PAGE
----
WASHINGTON – A surveillance videotape was enough to convince a federal appeals court to throw out federal claims against five Prince George’s County police officers who were sued after a man they were arresting suffered a fatal heart attack.
Three eyewitnesses said they saw officers “manhandle” Clarence Stewart, 51, as he lay “defenseless on the ground (and) cried out for the police to stop (hitting him),” during a May 2000 arrest at the Target store in Upper Marlboro.
Police conceded that it took all five of them to subdue Stewart, who they repeatedly sprayed him with pepper spray and hit with their batons in a private office of the store after he resisted arrest. Stewart had a heart attack after he was handcuffed and was being led from the store, according to court documents.
A three-judge panel of the 4th U.S. Circuit Court of Appeals said Tuesday that, despite what the eyewitnesses said, a store surveillance videotape only shows Stewart walking with officers and Target employees, who do not touch him, much less beat him.
“The video cameras at the store recorded enough of the scene to corroborate what the officers said happened and to refute thoroughly the version presented by the decedent’s estate,” the court said in its unpublished opinion.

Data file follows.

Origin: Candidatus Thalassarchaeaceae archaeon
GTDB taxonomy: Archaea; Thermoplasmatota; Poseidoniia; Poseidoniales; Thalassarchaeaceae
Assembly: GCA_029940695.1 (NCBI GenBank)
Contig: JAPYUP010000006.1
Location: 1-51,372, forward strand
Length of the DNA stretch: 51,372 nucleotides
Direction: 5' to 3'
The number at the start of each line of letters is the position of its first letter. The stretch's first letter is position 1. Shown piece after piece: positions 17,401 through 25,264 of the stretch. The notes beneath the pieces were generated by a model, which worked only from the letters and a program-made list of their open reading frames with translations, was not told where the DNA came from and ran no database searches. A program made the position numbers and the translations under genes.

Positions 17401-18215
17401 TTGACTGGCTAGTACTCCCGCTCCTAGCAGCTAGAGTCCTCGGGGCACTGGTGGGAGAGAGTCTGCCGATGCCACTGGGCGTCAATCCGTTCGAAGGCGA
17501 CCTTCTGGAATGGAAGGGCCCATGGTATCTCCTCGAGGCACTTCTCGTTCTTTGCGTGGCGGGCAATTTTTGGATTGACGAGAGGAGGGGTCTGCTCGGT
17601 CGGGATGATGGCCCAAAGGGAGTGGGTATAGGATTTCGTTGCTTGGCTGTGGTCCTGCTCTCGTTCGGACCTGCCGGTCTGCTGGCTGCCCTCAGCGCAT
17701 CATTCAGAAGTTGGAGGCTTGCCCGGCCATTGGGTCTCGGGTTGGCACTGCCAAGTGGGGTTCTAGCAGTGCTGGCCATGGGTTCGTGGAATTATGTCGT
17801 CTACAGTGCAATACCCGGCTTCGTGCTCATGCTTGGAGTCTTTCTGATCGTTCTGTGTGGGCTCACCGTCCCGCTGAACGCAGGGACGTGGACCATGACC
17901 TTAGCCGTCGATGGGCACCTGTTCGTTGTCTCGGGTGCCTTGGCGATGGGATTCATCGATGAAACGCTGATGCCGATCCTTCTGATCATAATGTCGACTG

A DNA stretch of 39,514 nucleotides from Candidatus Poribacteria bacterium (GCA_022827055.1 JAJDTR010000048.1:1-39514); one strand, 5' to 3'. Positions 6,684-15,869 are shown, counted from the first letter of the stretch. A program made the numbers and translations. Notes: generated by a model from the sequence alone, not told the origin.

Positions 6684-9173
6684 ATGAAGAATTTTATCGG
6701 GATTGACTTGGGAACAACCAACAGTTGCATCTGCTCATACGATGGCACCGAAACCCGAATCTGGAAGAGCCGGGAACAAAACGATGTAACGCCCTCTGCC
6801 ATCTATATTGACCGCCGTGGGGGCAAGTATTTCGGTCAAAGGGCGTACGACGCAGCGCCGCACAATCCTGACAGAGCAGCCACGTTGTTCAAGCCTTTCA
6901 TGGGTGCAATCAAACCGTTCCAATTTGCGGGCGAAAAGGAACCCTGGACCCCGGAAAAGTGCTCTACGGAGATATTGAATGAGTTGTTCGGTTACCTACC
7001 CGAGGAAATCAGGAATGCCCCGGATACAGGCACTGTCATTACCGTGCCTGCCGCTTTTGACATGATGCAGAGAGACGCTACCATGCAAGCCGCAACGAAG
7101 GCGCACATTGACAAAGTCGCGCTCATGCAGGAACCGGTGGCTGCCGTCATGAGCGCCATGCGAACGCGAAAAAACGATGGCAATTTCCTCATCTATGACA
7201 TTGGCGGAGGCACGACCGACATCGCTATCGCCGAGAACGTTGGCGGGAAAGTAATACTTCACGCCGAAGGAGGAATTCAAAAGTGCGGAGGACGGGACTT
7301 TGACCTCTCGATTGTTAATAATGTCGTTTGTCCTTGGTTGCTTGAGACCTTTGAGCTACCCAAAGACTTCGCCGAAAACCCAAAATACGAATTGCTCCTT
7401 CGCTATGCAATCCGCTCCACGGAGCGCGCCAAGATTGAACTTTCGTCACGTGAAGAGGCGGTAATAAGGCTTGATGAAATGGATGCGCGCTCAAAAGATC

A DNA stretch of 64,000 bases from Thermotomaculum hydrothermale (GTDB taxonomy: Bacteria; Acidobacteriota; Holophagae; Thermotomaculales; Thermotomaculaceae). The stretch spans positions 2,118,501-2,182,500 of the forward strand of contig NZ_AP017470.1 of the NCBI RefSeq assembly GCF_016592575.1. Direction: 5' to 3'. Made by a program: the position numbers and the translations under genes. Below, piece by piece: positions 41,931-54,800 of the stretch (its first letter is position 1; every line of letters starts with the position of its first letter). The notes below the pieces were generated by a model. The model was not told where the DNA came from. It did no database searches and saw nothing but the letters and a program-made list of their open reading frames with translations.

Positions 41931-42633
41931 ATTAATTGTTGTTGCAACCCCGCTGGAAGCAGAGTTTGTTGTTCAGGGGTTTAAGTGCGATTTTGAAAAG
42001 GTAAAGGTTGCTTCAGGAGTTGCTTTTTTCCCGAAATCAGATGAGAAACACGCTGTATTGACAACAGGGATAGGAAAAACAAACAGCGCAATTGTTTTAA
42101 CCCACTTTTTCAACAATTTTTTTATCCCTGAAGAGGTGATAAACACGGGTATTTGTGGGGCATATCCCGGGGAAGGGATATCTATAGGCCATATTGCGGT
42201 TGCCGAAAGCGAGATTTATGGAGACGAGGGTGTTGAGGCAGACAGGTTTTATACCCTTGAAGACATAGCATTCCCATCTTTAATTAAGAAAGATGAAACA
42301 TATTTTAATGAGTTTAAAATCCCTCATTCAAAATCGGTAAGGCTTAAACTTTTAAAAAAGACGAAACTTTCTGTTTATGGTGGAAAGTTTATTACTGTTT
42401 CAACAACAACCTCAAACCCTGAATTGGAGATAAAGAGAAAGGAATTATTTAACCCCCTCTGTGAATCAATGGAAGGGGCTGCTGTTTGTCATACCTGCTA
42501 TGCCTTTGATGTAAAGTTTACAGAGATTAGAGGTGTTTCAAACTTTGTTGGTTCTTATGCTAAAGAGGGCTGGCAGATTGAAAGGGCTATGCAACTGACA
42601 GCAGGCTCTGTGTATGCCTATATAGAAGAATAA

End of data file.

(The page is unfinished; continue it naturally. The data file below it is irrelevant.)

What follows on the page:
The court said that Stewart’s widow, Elaine, who relied heavily on the eyewitness statements, failed to prove that her husband’s constitutional rights were violated.
Stewart’s attorney said he was disappointed in the ruling.
“There were some serious facts omitted from the case,” said Harry T. Spikes, the attorney. “If you read the opinion carefully, you would see that the court seemed to put more faith in the videotape than in the statements of eyewitnesses.”
The decision reverses U.S. District Judge Alexander Williams Jr., who had rejected the officers’ request for dismissal and ordered the case to go to trial. “I think we can assume that when people go into Target that they won’t come out dead,” Williams said, according to the appeals court decision.
Spikes said he plans to press ahead with state law charges in the case, which includes allegations of wrongful death, loss of consortium, assault and battery and false arrest. Despite this week’s ruling, he said he hopes to win on the state-level charges, maintaining that the videotape does not show all parts of the store and should not be used to discount witnesses’ testimony.
The appeals court also said that two of the eyewitnesses’ affidavits were “nearly verbatim replicas of one another and . . . do not distinguish clearly between what the men saw when they reviewed the videotape and what they actually saw in person.”
Police officers named in the suit were Stephen A. Vitko, Darryl R. Pollock, Ryan D. Chambers, Michael S. Rose and Troy L. Wallace. County officials would not comment on the specifics of the lawsuit Wednesday, but said they were satisfied with the appellate court’s decision.
“We were pleased that the court agreed with our appeal,” said Jim Keary, communications director for Prince George’s County Executive Jack Johnson.